We should be ashamed

Food shelvesThe debate about food banks bothers me. It’s a very emotional subject, rightly so, but there are aspects of the whole food bank subject that make me uncomfortable; and not just because people are suffering.

The fact that we obviously need food banks is a very sad indictment on what we consider a modern, civilised society.  But I frequently of late, sit and wonder about why so many need them. After all, we’re one of the richest countries in the world and even the poorest of people in our society have greater access to state support than in countries where the majority of the world’s population live.

It seems wrong that we are supporting people, in one of the most humbling ways possible, because we failed, despite our wealth, to provide them with the knowledge to protect themselves from such humiliation. Over the last two hundred years, we became one of the richest countries on Earth, and yet we’ve these relatively wealthy people using food banks. And before my “relatively wealthy people” provokes shouts of anger, just remember that the people using food banks have access to resources that the majority of people in our world would kill for: a roof over their head; clean, running water; shelter from the weather, the NHS, a benefits system. And of course we should expect such things; after all, we’re one of the richest countries in the world.

There’s no doubt that our relative wealth increased at an incredible rate during the twentieth century. But recessions regularly interrupt that seemingly-inexorable rise and it must surely make you wonder if these recessions each happened because we’d grown used to wealth beyond our means; sort of grown a bit faster than we should have done and were forced to take a breather, so to speak.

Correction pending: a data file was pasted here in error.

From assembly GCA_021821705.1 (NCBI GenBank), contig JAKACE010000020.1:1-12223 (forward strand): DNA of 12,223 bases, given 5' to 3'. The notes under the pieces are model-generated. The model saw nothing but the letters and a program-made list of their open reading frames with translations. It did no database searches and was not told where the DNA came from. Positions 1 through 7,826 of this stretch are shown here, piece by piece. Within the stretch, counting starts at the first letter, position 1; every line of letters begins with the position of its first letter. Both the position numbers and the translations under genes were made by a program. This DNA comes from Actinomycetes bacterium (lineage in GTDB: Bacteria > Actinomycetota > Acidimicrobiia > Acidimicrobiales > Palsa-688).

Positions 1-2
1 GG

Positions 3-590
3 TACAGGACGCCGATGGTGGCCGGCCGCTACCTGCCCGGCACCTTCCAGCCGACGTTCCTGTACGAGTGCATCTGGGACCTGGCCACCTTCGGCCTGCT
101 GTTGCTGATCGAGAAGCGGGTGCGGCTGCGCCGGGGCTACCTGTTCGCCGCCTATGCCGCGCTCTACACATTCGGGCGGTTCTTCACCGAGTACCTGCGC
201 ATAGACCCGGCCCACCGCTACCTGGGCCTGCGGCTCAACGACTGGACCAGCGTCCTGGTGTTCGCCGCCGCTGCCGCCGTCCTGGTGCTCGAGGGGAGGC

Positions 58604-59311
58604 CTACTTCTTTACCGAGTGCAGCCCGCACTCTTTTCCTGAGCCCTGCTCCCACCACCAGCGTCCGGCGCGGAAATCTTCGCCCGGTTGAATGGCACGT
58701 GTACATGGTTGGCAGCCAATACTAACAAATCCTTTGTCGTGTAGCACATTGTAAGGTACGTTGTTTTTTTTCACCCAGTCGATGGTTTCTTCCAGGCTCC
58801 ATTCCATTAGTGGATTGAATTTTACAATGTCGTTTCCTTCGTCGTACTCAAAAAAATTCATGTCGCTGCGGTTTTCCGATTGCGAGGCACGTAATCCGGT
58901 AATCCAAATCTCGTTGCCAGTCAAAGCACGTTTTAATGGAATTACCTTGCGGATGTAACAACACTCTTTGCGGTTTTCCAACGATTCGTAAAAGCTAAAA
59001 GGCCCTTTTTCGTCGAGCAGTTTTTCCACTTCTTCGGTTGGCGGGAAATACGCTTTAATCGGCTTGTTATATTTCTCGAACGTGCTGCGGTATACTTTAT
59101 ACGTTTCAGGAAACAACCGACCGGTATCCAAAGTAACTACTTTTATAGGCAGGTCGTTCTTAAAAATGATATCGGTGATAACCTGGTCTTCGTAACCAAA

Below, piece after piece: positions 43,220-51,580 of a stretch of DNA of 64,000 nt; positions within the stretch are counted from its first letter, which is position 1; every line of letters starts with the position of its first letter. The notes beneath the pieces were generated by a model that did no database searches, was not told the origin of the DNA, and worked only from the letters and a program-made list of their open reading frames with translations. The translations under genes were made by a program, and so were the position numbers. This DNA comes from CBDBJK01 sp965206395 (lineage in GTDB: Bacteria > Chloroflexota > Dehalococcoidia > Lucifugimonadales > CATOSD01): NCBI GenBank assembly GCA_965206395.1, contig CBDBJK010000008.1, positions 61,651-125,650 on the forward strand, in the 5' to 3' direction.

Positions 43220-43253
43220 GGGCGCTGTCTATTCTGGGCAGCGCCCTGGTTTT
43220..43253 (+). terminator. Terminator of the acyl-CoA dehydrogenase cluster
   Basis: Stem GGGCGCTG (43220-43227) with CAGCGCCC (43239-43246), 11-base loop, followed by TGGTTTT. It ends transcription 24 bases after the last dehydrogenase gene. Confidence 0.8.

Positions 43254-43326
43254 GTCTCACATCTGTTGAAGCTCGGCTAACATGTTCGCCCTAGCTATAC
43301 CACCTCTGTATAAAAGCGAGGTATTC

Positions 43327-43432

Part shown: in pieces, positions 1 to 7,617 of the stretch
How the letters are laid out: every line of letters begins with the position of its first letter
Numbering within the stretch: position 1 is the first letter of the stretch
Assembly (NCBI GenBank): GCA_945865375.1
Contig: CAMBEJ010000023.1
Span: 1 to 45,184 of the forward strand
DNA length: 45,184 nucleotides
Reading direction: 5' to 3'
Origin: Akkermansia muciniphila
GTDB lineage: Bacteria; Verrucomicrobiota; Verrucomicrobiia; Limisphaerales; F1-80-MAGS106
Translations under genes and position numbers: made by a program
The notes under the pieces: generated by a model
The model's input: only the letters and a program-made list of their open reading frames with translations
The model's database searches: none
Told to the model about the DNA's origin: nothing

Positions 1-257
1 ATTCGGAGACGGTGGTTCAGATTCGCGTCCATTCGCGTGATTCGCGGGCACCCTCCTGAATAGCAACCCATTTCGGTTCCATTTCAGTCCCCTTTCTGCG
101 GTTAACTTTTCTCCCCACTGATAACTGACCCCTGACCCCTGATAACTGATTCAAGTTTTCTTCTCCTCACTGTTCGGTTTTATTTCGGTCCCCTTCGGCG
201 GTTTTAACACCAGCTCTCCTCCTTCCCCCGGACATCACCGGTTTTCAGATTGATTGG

That’d be all nice and logical and relatively painless if it wasn’t for the fact that some people can afford the downturn in rise in growth while others, in an unequal society, are too close to the lower edge of the comfort zone to avoid trouble.

It’s at times like recession that we realise how much we’ve got used to the luxuries of modern life, including our food. Those that can afford it, dig into their savings or cut down here and there and continue feeding themselves at home the same as ever. But those that don’t have that cushion suddenly need to find another way. For instance, they could change the way they acquire food and start buying, cooking and eating like most people had to during and just after the second world war; making the money they’ve got go that much further. But, the trouble is, if they don’t know how to do that, they have to resort to charity in the form of food banks.

As it’s a fact that, as a percentage of our population, fewer people cook in the UK than ever before, shouldn’t that lack of ability to feed themselves more cost-effectively be a cause of national shame? Surely, if more people had been taught to cook, fewer people would need to resort to receiving cans of food from voluntary bodies?

Of course it’s not the fault of those who find themselves in such a position. But it surely is the fault of successive governments, of both red and blue colours, to allow people to go through life without being educated in one of the most essential skills; that of being able to cook and feed themselves and their families.

We should hang our collective heads in shame and wonder at the blindness of political ideology that allowed ourselves to get into such a situation.

And the answer to this mess? I don’t know what it is, but I’d have thought any right-thinking person would like to know all the facts before condemning or supporting food banks.

Previously published in The Northern Echo


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